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Aude Tixier, Adele Amico Roxas, Jessie Godfrey, Sebastian Saa, Dani Lightle, Pauline Maillard, Bruce Lampinen and Maciej A. Zwieniecki

performance ( Bonhomme et al., 2005 , 2010 ; Lacointe et al., 2004 ). As persian walnut orchards are long-term investments, mediating the effects of winter temperature changes may become a major task for orchard management in the near future ( Melke, 2015

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Mohammad Sadat Hosseini Grouh, Kourosh Vahdati, Mahmoud Lotfi, Darab Hassani and Nejat Pirvali Biranvand

purpose of this research was to evaluate the use of gamma-irradiated pollen for production of parthenogenetic haploid plants in persian walnut. Viability of irradiated pollen, percent fruit set, parthenogenetic embryos formation, and the first production

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Greg T. Browne, Joseph A. Grant, Leigh S. Schmidt, Charles A. Leslie and Gale H. McGranahan

Phytophthora crown and root rot (PCRR) is among the most serious diseases of Persian walnut worldwide. In California, more than 10 species of Phytophthora have been implicated in the disease, but Phytophthora cinnamomi and P. citricola are

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Asadolah Aslani Aslamarz, Kourosh Vahdati, Majid Rahemi and Darab Hassani

the chilling requirement of walnut cultivars between 400 and 1500 h below 7 °C. Table 1. Chilling requirement of Persian walnut cultivars and genotypes (hours below 7 °C) to reach 50% of lateral and terminal buds and catkins to the balloon or green tip

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William H. Olson and David Ramos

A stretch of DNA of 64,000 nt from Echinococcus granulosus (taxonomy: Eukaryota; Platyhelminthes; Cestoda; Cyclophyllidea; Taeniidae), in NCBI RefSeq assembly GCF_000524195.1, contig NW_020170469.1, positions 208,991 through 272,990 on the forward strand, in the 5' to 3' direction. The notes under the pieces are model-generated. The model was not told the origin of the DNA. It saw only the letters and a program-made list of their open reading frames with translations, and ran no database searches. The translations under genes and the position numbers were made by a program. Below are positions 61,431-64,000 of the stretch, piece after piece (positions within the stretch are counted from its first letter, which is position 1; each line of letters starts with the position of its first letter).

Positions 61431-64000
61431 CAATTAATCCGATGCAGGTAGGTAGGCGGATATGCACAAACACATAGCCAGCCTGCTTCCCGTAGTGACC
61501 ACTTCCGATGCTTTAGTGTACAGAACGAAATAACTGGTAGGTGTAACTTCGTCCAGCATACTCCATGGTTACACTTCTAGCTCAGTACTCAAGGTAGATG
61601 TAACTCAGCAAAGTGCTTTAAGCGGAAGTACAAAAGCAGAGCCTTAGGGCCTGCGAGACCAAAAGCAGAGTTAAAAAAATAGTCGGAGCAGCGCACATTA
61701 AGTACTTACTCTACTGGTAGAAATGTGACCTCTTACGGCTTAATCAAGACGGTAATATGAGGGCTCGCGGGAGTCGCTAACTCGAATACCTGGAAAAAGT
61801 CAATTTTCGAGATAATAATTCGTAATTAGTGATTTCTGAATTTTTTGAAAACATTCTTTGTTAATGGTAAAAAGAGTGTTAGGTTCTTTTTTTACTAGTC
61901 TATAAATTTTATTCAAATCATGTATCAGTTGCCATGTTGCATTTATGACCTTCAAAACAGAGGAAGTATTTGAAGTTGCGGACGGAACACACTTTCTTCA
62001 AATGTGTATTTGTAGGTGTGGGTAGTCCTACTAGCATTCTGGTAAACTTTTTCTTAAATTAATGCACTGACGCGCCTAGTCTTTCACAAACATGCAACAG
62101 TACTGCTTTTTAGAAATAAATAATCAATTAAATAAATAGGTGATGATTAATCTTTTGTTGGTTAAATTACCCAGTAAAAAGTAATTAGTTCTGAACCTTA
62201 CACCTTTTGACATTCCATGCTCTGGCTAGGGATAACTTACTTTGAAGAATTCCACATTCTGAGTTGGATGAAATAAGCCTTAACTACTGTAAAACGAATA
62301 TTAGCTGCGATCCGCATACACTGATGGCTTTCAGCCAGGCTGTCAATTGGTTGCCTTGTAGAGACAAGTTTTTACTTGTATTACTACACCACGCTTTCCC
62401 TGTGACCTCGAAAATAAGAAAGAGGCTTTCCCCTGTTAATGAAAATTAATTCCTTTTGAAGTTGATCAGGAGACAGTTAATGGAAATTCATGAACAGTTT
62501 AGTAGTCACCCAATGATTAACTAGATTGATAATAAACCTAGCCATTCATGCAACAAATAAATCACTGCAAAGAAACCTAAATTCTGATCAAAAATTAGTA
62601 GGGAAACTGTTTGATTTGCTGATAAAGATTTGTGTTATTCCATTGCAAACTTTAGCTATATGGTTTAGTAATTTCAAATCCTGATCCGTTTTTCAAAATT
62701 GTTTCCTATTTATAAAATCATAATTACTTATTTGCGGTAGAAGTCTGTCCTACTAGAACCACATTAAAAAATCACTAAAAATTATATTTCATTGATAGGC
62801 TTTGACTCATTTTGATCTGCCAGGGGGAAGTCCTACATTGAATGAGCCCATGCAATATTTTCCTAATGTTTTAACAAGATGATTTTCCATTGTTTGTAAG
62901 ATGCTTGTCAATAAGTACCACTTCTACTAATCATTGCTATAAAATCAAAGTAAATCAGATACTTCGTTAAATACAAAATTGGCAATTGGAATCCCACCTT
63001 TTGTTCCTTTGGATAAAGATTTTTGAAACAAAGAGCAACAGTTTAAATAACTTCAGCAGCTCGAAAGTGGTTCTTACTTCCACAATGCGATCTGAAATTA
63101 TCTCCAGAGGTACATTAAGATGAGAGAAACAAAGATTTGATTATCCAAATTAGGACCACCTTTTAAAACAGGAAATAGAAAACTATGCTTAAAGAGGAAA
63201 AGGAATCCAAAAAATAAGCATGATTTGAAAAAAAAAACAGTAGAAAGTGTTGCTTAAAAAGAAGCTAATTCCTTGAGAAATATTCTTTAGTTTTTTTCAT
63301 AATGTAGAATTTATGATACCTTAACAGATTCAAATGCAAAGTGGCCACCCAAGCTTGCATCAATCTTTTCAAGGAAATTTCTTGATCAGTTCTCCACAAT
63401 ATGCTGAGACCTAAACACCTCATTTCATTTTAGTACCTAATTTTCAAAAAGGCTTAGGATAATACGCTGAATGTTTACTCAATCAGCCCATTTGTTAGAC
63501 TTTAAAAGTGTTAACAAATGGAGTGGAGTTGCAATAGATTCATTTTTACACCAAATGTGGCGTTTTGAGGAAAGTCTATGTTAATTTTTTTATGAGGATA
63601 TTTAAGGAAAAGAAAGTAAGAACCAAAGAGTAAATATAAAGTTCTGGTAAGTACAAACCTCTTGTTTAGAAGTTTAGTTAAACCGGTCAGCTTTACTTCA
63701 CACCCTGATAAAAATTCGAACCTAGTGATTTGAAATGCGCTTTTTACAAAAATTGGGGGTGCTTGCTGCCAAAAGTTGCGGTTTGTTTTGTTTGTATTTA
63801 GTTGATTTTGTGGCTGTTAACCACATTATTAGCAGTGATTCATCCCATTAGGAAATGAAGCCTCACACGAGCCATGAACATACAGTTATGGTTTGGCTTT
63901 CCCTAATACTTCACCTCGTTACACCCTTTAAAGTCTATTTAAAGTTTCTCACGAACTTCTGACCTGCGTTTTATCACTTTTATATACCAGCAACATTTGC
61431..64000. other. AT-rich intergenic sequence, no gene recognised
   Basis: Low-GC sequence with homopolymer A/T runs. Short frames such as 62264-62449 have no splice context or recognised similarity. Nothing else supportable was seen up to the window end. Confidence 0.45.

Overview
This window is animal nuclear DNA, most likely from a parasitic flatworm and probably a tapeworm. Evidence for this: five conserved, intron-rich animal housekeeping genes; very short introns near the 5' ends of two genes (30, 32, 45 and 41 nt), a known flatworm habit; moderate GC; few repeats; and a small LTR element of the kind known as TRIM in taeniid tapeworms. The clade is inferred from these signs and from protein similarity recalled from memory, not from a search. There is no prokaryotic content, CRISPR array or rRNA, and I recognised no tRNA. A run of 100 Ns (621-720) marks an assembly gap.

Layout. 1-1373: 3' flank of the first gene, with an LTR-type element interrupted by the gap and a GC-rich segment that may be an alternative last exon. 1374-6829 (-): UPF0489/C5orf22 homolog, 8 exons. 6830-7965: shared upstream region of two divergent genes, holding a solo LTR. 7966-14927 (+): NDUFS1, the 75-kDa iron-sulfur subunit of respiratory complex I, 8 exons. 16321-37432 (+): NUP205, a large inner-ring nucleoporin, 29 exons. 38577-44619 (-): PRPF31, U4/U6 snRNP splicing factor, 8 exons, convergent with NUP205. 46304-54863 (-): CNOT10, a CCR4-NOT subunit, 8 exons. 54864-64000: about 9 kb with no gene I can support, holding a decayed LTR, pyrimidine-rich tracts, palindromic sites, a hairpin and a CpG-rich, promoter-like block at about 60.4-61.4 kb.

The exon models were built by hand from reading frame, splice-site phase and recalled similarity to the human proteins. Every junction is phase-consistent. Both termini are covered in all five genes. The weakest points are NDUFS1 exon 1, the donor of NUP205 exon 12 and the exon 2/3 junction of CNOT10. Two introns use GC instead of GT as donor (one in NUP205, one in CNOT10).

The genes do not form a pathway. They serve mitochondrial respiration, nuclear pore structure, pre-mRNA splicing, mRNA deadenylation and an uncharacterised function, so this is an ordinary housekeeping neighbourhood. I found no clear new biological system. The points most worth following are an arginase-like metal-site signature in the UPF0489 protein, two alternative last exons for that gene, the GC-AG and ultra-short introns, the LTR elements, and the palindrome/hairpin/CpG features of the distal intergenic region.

The Persian or English walnut (Juglans regia) is widely cultivated, with commercial production in France, Italy, Turkey, China, and the United States. Practically all of the U.S. production of Persian walnuts is in the central valley of California, which now has about 169,000 bearing acres with an average yield of around one and one-third short tons per acre. Many orchards produce over two tons, and three tons per acre are common in many modern plantings. Walnuts have two major outlets: the exported in-shell market (about 35% of production) and the domestic shelled market (about 68% of production). A cooperative handles about half the crop, while several independent handlers sell the remainder. Walnuts are sensitive to both low and high temperatures. Temperatures in excess of 90 °F will begin to sunburn nuts. Freezing temperatures will damage tender growth in the spring and fall. Dormant trees can tolerate 15 °F without injury if soils are moist. Dry winter soils and cold temperatures cause winter kill. A minimum of 800 hours of winter chilling are required to avoid delayed bud break and poor crops. Walnuts do best on deep, medium textured, well drained soil. Under these conditions, both rootstocks, the Northern California Black Walnut (J. hindsii) and Paradox (J. regia x J. hindsii), do well. Under less favorable soil conditions, Paradox is the preferred rootstock. A mature walnut orchard requires 4 to 4.5 acre-feet of water per acre per year if the trees are to produce the maximum number of high quality nuts possible. Hartley, preferred for its in-shell quality, is the leading cultivar, with about 30% of the acreage. In recent years, the Chandler variety has accounted for most new plantings. It is known for high kernel quality and yields. Yield factors include: bearing habit, bearing area, flower differentiation, fruit set, nut size, kernel percentage, and kernel quality. Major insect pests of walnut include codling moth, navel orangeworm, and walnut husk fly. The major diseases are walnut blight, deep bark canker, Phytophthora, and blackline. Major research efforts include the walnut breeding program, which includes blackline and Phytophthora susceptibility of new cultivars and root-stocks, codling moth and walnut husk fly control, epidemiology and control of walnut blight, pruning and planting strategies, and clonal propagation.